Ahead of Scotland’s biggest LGBT Pride celebration in Glasgow this weekend, young people with concerns about sexual orientation or gender identity are being reminded there is always someone there to talk to.
ChildLine, run by NSPCC Scotland, took over 5,300 calls from children and young people from across the UK last year concerned about their sexual orientation and gender identity.
Its call centre bases in Aberdeen and Glasgow handled one in five of these contacts, with local volunteers delivering 953 counselling sessions.
Many of the young people who contacted ChildLine were incredibly worried and stressed about coming out to loved ones about their sexual orientation or gender activity. One of the greatest causes of anxiety was parental reaction with many not knowing what to do or how to start the conversation.
In over a third of cases (36%), the ChildLine volunteer they spoke to on the phone or online was the first person they had told about coming out. Often they struggled to find the words to tell their parents and friends for fear of disappointment or anger, with many scared of being disowned.
Speaking before tomorrow’s event, Susan Dobson, NSPCC Scotland’s ChildLine service manager, said: “If a young person is concerned about their sexual or gender identity or anxious about coming out, ChildLine volunteers in Aberdeen and Glasgow are trained and ready to work with them to help support them on their journey. ChildLine is there to listen not to judge, and what’s said stays between you and ChildLine.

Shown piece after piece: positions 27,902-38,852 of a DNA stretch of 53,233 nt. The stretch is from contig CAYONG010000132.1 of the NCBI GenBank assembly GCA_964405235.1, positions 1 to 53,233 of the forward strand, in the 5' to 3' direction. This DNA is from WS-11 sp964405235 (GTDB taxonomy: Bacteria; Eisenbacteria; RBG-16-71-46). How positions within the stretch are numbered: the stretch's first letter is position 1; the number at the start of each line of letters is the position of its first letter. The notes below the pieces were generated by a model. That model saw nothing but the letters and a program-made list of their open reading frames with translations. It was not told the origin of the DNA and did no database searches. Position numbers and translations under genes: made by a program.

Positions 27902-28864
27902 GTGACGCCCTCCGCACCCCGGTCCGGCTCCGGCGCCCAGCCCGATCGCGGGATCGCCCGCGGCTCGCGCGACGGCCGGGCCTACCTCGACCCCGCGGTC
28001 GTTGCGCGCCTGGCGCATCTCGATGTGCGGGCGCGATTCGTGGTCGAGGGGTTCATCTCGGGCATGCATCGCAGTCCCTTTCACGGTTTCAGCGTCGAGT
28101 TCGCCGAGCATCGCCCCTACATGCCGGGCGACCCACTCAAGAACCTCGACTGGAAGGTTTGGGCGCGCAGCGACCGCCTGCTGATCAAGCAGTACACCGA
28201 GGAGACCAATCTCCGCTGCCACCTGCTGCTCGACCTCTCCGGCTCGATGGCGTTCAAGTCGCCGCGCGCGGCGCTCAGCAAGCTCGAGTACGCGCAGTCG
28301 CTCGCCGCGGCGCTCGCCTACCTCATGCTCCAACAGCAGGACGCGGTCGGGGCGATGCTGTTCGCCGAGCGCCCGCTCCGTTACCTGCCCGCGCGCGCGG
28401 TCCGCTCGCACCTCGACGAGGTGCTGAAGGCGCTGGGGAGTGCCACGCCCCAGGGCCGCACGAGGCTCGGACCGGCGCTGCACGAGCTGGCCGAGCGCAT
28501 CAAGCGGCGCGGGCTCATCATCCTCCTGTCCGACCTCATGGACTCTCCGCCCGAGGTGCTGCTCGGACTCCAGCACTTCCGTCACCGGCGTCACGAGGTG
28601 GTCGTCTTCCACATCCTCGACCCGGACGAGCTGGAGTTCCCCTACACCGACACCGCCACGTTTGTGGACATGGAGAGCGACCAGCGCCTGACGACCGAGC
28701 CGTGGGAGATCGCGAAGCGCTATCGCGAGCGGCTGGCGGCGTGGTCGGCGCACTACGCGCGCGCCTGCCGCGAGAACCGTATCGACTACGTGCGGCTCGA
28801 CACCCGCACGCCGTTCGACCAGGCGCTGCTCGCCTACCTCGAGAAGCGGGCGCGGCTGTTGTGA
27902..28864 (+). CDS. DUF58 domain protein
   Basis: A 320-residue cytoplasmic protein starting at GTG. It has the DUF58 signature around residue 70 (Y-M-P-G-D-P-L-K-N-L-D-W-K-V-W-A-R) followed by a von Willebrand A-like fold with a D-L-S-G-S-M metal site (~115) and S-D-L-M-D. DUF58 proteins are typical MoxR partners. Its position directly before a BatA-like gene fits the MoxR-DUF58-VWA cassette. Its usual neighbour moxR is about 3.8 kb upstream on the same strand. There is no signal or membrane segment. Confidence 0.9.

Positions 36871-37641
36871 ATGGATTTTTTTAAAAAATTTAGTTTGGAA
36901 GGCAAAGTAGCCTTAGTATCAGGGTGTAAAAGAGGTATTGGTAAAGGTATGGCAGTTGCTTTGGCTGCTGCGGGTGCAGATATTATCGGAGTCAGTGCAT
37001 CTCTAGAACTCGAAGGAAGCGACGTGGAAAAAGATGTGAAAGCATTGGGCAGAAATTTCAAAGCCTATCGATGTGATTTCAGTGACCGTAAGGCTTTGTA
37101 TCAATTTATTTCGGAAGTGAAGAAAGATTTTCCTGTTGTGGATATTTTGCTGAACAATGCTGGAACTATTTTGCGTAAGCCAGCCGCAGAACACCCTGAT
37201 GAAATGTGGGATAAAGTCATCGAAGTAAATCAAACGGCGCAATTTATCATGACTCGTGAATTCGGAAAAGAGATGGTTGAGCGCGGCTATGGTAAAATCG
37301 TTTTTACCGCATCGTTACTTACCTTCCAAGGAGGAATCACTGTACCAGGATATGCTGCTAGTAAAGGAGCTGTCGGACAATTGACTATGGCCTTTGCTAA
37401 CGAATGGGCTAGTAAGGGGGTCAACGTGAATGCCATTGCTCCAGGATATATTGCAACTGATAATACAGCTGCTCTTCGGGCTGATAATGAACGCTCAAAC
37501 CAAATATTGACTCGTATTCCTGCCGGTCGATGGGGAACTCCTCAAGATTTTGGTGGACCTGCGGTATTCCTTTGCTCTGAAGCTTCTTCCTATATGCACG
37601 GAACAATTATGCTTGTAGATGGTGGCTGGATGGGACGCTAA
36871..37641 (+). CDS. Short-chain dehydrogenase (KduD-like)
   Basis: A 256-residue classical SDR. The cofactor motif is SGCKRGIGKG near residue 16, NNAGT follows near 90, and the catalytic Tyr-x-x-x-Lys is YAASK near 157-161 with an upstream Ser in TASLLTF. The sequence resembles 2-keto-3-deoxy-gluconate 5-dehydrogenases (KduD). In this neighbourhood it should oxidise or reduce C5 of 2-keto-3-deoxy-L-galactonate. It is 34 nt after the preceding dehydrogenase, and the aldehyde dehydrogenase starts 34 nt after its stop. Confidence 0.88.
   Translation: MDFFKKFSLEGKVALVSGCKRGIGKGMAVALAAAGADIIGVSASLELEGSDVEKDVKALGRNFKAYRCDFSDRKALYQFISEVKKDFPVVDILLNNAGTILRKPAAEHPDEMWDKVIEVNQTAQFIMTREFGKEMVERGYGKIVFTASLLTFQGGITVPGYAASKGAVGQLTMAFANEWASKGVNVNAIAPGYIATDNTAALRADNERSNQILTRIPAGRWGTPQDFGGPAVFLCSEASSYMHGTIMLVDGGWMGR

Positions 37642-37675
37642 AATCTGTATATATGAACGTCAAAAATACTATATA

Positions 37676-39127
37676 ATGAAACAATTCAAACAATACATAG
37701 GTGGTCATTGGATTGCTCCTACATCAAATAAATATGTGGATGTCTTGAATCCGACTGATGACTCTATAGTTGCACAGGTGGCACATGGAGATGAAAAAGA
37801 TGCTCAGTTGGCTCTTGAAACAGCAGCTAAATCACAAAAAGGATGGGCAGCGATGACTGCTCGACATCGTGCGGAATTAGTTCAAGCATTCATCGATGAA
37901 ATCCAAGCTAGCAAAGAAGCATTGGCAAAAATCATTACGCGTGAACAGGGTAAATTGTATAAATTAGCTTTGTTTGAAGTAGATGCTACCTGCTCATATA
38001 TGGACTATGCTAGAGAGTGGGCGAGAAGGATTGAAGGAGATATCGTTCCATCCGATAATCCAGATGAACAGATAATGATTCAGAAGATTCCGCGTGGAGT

ChildLine volunteers in Aberdeen and Glasgow are trained and ready to work with young people to help support them on their journey
“Coming out can be a hugely emotional time, and if the young person faces negative reactions it can be extremely painful, particularly if the negative reaction is from somebody they care for.
“ChildLine can support you to be yourself. We can help you explore how you might tell friends and family, help you find the words to explain and can offer a safe place to rehearse what you want to say.”
Fergus McMillan, chief executive of LGBT Youth Scotland, said: “One of the most important messages we can send to young people who are in the process of coming out as lesbian, gay, bisexual or transgender, or questioning their gender identity or sexual orientation, is that they are not alone. That’s why getting in touch with LGBT Youth Scotland or attending a youth group nearby and calls to ChildLine are so important during that time.
“You’re not alone and there are trained and supportive people available to help make the coming out process easier to cope with, and your sexual orientation and gender identity something to be proud of and not hidden away.”